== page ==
After treatment, patients should strive to maintain continual awareness of their emotional and behavioural responses and take direct actions to mitigate maladaptive behaviours. Keeping a record of thought patterns throughout the day and analyzing them for the reasons underlying them can be helpful. Patients should also keep working on fostering their self-esteem and reducing separation and abandonment anxiety. Social support is very important, and it may be helpful to share emotions, desires, and fears with close family and friends. In addition to a support group, self-help is recommended and activities such as meditation and yoga can aid in reducing anxiety and eliminating addictive behaviour. Since abandonment anxiety often entails feelings of loneliness, isolation, and emptiness, taking part in something meaningful and altruistic, such as volunteering for a charity, may help to reduce those negative feelings.

AM I SUFFERING FROM CO-DEPENDENCY DISORDER?

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Click to take our test, if any of the following questions relate to your Co-Dependency then you may be in need of help.
This test is intended to be used as a guidline only, please use our contact form or call us direct to speak to a specialist for further advice.
Q.1/24
Do you constantly focus on someone else's needs and desires at the expense of your own needs?
Q.2/24
Do you find yourself refraining from expressing your true feelings or thoughts because you are afraid of inconveniencing or displeasing others?
Q.3/24
Do you feel uncomfortable when others focus their attention on you and offer to help you?
Q.4/24
Do you often feel inadequate or unlovable?
Q.5/24
Do you feel anxious, helpless, or empty when you are alone or not in a close relationship?
Q.6/24
Do you feel ashamed of yourself or suffer from low self-esteem?
Q.7/24
Do you have extreme difficulty making even the most basic, everyday decisions without receiving a lot of advice from someone else?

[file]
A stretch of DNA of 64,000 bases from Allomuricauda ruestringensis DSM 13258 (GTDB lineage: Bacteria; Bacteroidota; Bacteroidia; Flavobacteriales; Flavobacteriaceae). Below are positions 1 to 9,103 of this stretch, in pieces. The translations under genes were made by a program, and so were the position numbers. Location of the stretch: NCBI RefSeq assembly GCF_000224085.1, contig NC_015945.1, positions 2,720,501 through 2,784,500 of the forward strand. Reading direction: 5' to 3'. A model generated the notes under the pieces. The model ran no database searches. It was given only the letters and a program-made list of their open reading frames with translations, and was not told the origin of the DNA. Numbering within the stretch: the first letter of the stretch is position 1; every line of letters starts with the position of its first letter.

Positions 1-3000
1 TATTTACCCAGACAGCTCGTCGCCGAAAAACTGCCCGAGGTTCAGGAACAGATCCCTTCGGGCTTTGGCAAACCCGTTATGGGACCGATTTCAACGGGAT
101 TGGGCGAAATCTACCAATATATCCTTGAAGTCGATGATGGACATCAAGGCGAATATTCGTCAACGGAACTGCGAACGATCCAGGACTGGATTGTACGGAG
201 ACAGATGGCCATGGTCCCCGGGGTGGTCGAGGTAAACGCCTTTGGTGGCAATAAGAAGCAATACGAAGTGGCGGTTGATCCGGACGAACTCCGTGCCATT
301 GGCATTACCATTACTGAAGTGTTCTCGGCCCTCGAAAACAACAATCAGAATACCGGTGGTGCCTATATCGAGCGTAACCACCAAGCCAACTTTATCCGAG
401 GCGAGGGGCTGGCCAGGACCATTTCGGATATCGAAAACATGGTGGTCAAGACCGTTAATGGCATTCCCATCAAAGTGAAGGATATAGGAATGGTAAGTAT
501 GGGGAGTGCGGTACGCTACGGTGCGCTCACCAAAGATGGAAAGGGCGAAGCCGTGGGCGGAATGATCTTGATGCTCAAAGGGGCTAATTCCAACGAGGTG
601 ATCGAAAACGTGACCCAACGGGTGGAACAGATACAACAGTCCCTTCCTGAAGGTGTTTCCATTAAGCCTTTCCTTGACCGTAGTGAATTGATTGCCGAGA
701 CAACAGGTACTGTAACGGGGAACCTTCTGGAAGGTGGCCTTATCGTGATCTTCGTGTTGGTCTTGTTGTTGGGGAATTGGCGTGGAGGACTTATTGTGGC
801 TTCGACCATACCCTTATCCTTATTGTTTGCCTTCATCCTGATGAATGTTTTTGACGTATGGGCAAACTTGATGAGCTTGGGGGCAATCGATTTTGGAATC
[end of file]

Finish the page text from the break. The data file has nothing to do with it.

Q.8/24
Do you go out of your way to be a caretaker and try to help people at high costs to yourself?
Q.9/24
Do you avoid ever disagreeing with other people because you are afraid they will be angry with you or stop supporting you, even if means compromising your own values and morals?
Q.10/24
Do you have a hard time doing activities or starting projects on your own because you have no confidence in your own judgment or abilities?
Q.11/24
Do you go to unreasonable lengths to do things for others so that you can obtain or maintain their support?
Q.12/24
Do you feel responsible for other people's problems or feelings, especially those of your spouse?
Q.13/24
Do you have trouble saying
Q.14/24
When one relationship ends, do you desperately seek another one so that you will have someone to care and support you?
Q.15/24
Do you spend an excessive amount of time worrying about being abandoned or left alone?
Q.16/24
Do you feel rejected, insecure, or resentful when someone does not take your help or advice?
Q.17/24
Do you use your caretaking to control and manipulate those around you?
Q.18/24
Do you spend most of your time thinking about other people or your relationships?
Q.19/24
Do you have a great fear of being rejected?
Q.20/24
Do you often deny your own needs and feelings, or have trouble identifying what you are feeling?
Q.21/24
Do you feel embarrassed accepting praise or recognition?
Q.22/24
Do you go to lengths to appear right in others' eyes, even if means lying?
Q.23/24
Do you use sex as a means of gaining the other person's approval and love?
Q.24/24
Do you use an attitude of authority, rage, helplessness, or indifference in order to manipulate those around you?